Is the $20 million stage version of "Young Frankenstein" a monster hit or miss?
Most New York critics were decidedly cool to the new Mel Brooks musical that opened Thursday at Broadway’s Hilton Theatre, although the show reportedly has a more than $30 million advance that should cushion the negative reaction.
The Associated Press called the production, based on Brooks’ acclaimed 1974 film, "a scattered, fitfully entertaining show," with praise for the hardworking cast but thumbs down for Brooks’ "pale pastiche of a score." Sniffed The New York Times: "Money can’t buy you flair. It can’t even buy you laughs."
The Daily News said the musical "never matches the delirious thrills of `The Producers’ (Brooks’ previous Broadway success)," while staying "close to the movie without really improving it."
Newsday said, "Something’s wrong in Transylvania when the only thing in stitches is the creature’s face." The New York Post, however, called the musical "nearly very good indeed" with special praise for the book by Brooks and Thomas Meehan and the choreography of Susan Stroman.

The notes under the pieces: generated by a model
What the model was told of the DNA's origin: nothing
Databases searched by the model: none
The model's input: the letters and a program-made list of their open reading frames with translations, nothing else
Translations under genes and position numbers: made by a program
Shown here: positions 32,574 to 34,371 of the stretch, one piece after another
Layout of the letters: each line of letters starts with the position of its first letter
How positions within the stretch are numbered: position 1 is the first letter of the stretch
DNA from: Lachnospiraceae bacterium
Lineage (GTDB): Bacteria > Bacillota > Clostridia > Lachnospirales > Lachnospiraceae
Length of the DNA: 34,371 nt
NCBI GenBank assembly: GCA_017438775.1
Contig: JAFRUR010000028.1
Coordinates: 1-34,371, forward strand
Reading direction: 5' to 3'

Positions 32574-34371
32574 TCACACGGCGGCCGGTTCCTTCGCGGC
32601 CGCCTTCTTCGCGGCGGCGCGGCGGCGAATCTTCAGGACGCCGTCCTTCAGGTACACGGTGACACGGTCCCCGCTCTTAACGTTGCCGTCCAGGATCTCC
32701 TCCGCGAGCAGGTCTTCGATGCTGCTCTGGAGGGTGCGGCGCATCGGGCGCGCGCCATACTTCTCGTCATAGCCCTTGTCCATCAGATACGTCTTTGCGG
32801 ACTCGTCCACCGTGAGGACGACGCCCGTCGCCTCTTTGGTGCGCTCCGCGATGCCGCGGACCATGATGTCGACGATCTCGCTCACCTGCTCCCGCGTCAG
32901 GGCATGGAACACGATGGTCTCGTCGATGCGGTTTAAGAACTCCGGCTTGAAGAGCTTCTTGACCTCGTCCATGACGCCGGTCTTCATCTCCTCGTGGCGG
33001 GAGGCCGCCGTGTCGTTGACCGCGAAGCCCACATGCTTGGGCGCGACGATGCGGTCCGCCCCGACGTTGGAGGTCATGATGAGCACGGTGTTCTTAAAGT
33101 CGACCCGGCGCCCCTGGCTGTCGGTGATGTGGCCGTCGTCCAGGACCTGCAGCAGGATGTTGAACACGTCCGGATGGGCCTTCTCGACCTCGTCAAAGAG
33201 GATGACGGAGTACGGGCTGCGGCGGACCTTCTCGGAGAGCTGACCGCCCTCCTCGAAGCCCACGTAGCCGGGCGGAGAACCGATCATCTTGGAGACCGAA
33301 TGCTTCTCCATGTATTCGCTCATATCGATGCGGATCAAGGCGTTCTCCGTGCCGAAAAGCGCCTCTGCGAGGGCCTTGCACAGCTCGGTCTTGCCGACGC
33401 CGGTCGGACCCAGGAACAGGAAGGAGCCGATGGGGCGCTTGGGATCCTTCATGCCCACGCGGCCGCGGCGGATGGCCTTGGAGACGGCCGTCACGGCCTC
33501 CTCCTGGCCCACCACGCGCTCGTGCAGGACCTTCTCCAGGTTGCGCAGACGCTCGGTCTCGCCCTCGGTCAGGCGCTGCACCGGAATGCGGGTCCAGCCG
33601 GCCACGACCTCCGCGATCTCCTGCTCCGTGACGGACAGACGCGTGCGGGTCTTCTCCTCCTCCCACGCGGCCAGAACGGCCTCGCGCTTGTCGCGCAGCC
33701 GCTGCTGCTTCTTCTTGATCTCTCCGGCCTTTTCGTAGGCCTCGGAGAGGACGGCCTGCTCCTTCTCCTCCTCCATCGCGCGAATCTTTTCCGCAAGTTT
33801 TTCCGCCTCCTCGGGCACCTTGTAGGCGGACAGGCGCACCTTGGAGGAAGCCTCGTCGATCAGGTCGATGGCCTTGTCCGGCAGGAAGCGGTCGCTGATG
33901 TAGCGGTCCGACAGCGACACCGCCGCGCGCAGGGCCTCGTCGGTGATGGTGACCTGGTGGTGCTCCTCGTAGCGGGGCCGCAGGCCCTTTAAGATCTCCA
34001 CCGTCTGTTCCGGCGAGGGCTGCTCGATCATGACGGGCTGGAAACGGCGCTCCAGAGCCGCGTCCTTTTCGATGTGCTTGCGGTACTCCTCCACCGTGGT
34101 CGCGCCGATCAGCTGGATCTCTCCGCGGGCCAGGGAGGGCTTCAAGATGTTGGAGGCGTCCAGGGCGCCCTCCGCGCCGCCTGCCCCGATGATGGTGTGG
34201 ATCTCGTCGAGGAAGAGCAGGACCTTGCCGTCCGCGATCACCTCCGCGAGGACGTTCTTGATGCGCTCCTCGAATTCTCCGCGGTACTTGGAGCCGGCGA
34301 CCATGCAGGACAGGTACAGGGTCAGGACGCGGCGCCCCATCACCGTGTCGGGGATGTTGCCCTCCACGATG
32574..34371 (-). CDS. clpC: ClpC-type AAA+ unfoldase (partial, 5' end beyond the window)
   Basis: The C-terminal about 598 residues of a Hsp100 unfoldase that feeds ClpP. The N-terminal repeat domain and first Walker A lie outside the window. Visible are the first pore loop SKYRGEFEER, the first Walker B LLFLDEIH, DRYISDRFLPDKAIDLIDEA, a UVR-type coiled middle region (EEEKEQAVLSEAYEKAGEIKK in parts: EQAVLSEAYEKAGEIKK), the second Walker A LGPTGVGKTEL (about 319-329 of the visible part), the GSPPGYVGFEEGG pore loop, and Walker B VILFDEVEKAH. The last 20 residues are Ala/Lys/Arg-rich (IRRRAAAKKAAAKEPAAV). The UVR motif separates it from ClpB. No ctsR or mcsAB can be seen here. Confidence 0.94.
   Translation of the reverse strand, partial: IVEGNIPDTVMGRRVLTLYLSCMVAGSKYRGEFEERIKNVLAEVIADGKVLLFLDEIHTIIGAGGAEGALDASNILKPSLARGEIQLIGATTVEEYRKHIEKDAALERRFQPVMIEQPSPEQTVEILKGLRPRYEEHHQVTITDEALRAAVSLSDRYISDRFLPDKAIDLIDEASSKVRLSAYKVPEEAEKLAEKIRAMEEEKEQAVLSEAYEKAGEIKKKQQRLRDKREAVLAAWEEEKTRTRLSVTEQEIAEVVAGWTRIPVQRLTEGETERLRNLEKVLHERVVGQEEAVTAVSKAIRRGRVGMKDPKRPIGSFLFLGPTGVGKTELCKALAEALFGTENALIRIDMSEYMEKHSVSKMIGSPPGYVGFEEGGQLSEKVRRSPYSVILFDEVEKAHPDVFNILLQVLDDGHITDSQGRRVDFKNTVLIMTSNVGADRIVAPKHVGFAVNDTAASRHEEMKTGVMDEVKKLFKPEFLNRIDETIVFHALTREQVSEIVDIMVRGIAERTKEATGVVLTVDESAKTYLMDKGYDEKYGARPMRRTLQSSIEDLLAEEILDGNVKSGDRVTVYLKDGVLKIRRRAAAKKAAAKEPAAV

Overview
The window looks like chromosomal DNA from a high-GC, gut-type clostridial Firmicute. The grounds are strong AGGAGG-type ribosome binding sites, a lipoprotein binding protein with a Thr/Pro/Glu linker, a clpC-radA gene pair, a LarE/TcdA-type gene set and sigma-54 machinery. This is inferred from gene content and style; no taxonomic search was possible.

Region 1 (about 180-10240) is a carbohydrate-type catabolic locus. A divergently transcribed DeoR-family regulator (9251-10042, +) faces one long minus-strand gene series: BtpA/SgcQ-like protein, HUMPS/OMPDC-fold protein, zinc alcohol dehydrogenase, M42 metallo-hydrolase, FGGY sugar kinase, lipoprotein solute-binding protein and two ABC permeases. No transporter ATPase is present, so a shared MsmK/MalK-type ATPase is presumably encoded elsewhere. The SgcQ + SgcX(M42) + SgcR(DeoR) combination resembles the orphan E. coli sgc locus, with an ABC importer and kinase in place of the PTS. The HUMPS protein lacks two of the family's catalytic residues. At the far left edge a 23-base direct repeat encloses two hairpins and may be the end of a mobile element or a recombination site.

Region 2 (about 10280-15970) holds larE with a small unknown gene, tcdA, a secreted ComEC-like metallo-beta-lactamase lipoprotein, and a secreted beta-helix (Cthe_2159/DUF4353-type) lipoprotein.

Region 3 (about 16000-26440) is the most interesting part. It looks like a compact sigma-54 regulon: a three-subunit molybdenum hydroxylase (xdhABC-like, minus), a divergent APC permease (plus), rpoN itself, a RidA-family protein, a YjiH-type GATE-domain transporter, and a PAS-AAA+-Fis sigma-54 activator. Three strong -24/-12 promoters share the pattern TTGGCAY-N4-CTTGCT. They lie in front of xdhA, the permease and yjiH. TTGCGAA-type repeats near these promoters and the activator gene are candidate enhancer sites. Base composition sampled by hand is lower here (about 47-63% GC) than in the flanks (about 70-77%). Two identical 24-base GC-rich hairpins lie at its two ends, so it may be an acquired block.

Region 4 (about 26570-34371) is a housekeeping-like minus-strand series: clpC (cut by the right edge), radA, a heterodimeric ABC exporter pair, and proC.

Variety, which had given the show an encouraging review during its Seattle tryout, said "A funny thing happened on the way to Broadway. Actually, not so funny. … A show that could have been a blast ends up being just good enough."
Out-of-town reviews were equally tepid — or worse. The Boston Globe cautioned, "Reanimation is a tricky business. … There’s something lumbering and clunky about this rehash." The Chicago Tribune termed the show "a colossal — and, boy, is this show a monster — disappointment," while the Los Angeles Times opined: "Moribund as it sometimes is, `Young Frankenstein’ still flickers with life."